Health Tech Startup mPharma Has Served 100K Patients a Month, Now It's Expanding to Ethiopia
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Health Tech Startup mPharma Has Served 100K Patients a Month, Now It's Expanding to Ethiopia

Ghanaian health tech startup mPharma — which works to improve access to medicines — is continuing its mission to provide innovative financing and accessibility solutions in the medical field by expanding its markets to Ethiopia, TechCrunch reports.

As one of the toughest markets to enter to date, extending mPharma’s operations to the East African country will only help the startup achieve its goal of ruling African healthcare.

The company — which was founded in 2013 by Daniel Shoukimas, Gregory Rockson and James Finucane — has established a system that specializes in vendor-managed inventory, retail pharmacy operations and market intelligence on behalf of the hospitals, pharmacies and patients it serves.

As outlined by TechCrunch, Africa’s $50 million pharmaceutical market still faces challenges such as low stock of inventory and excessive prices that make it difficult for many Africans to get ahold of the medications they need to treat their illnesses.

mPharma’s goal is to alleviate those burdens and provide reasonable resolutions that will both increase access to these medications while also lowering costs of quality products for customers.

“Our vision is an Africa that’s in good health. We will not cease until every person on the continent has access to safe and affordable medicine,” the company’s website states.

Today mPharma claims to have served over 100,000 patients on a monthly basis, while also distributing over a million drugs to Africans from 300 pharmacy partners across the continent, according to TechCrunch.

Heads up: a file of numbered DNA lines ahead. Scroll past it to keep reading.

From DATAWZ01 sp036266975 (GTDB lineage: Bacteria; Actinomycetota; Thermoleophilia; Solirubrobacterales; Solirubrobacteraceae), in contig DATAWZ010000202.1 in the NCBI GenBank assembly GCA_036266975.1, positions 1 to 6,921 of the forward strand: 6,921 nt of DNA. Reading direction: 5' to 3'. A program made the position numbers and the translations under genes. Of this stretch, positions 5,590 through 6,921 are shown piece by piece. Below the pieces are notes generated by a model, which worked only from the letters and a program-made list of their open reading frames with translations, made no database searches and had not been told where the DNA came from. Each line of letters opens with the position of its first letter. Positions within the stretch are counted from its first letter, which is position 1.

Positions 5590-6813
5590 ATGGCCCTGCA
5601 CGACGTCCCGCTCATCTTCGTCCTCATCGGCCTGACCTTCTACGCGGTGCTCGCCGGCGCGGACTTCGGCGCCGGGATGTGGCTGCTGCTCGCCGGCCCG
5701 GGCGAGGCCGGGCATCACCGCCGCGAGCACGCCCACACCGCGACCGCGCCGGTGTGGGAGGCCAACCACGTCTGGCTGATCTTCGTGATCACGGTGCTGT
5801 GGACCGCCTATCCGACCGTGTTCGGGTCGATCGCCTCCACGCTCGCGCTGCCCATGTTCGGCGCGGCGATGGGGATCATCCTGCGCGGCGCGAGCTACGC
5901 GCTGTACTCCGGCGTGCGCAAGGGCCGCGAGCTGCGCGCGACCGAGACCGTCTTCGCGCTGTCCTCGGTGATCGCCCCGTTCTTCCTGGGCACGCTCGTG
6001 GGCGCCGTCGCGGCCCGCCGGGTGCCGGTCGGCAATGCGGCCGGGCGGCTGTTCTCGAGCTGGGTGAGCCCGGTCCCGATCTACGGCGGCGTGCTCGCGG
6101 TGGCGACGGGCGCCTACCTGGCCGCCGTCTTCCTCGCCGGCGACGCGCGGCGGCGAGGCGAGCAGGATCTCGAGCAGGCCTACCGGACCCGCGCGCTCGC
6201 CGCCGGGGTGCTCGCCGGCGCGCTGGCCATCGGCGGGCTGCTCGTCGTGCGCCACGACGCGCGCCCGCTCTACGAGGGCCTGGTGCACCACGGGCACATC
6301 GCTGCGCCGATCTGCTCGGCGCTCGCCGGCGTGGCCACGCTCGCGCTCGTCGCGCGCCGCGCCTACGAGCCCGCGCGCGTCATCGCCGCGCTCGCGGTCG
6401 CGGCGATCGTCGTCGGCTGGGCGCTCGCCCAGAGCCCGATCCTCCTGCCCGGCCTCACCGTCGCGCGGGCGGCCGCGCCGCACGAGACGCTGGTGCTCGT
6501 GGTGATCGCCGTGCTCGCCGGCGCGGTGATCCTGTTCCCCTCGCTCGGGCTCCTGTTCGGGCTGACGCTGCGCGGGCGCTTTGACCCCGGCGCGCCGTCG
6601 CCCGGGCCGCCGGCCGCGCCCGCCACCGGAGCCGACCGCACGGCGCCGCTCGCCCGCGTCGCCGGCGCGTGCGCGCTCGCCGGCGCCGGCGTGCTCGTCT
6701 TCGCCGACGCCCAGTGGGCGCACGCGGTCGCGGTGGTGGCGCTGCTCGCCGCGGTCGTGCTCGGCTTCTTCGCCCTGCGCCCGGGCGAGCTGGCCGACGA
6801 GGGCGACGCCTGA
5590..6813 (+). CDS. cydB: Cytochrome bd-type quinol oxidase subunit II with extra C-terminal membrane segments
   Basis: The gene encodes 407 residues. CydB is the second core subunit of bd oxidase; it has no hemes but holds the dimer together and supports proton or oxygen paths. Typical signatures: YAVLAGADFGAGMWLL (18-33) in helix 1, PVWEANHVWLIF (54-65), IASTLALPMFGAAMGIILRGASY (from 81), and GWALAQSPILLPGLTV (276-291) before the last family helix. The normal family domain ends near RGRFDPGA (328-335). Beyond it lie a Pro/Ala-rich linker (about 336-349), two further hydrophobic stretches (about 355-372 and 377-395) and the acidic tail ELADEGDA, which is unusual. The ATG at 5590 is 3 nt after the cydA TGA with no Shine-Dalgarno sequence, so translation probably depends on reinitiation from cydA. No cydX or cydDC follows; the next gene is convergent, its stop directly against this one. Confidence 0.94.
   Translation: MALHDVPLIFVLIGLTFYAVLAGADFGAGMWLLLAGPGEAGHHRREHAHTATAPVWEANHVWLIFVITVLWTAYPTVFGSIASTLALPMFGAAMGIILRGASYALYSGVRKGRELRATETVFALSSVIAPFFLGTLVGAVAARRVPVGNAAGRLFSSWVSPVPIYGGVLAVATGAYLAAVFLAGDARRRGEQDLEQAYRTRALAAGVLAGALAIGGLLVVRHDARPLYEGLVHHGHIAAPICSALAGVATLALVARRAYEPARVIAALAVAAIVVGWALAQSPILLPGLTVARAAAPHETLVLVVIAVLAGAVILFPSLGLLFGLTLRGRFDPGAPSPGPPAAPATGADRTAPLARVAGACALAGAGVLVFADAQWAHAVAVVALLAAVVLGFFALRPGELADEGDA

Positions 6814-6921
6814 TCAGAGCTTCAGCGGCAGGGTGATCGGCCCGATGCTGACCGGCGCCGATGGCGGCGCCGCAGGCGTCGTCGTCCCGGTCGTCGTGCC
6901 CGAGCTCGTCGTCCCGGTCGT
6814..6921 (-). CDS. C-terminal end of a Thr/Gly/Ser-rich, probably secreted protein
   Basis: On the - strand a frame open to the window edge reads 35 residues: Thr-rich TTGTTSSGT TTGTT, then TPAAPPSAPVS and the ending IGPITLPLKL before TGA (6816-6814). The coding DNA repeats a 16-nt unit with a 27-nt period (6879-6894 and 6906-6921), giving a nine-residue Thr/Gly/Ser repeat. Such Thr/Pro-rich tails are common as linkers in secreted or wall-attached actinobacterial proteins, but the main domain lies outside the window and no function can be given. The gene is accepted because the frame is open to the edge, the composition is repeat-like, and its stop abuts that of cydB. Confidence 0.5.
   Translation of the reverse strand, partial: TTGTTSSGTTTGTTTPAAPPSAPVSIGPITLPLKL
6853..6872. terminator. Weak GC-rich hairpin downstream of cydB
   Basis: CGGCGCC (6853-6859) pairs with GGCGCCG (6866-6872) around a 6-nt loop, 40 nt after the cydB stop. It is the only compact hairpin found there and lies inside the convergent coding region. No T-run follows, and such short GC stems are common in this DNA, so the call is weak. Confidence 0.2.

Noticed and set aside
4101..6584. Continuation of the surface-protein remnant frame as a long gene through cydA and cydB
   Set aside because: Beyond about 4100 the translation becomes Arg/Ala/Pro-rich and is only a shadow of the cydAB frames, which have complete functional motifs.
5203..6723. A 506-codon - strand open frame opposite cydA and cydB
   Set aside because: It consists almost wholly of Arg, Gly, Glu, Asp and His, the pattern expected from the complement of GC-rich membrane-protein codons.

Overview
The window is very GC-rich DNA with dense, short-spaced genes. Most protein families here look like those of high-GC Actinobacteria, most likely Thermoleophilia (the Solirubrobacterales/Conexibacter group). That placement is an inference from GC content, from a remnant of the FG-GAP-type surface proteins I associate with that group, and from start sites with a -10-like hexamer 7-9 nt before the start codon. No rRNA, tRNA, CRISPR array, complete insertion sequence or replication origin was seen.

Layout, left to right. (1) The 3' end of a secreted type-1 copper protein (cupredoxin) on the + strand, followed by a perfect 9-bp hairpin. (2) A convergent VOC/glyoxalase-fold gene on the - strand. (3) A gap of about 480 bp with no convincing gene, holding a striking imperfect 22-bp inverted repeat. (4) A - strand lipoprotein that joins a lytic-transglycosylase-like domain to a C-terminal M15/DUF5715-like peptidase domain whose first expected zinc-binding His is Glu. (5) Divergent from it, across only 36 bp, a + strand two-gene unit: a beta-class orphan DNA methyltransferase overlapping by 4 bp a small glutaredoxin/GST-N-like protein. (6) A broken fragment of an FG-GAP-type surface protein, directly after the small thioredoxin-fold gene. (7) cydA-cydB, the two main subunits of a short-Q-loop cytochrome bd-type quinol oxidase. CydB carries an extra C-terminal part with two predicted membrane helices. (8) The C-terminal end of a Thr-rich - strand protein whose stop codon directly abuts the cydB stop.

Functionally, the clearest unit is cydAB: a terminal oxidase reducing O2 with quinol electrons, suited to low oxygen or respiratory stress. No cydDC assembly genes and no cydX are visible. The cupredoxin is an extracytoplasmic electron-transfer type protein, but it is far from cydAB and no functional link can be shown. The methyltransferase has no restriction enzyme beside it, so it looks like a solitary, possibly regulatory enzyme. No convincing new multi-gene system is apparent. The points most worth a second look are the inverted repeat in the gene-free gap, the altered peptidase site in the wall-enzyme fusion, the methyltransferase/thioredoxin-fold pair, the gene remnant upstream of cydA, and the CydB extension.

According to co-founder Rockson, much like other foreign brands, mPharma has adopted a method of franchising to aid in its expansion efforts to Africa’s second most populated nation. However, this achievement wasn’t without pushback working with other foreign companies.

“Ethiopia is one of the most closed economies on the continent,” he told TechCrunch. “This has made it a bit hard for other startups to launch there just because the government rarely allows foreign investments in the retail sector.”

Rockson also shares that the company has entered a partnership with Belayab Pharmaceuticals through its subsidiary, Haltons Limited, that will help open two new pharmacies in Addis Ababa later this year.

As an extension of mPharma, each pharmacy will provide consumers with benefits through a loyalty program called Mutti, which will offer discounts and financing options to access medications.

Overall, mPharma has become one of the most well-funded healthtech startups in Africa raising over $50 million to support the company’s mission. Now as it expands into new markets, it sets its sights on innovating Africa’s healthcare infrastructure for the rest of the continent.

For more information about mPharma, visit its website.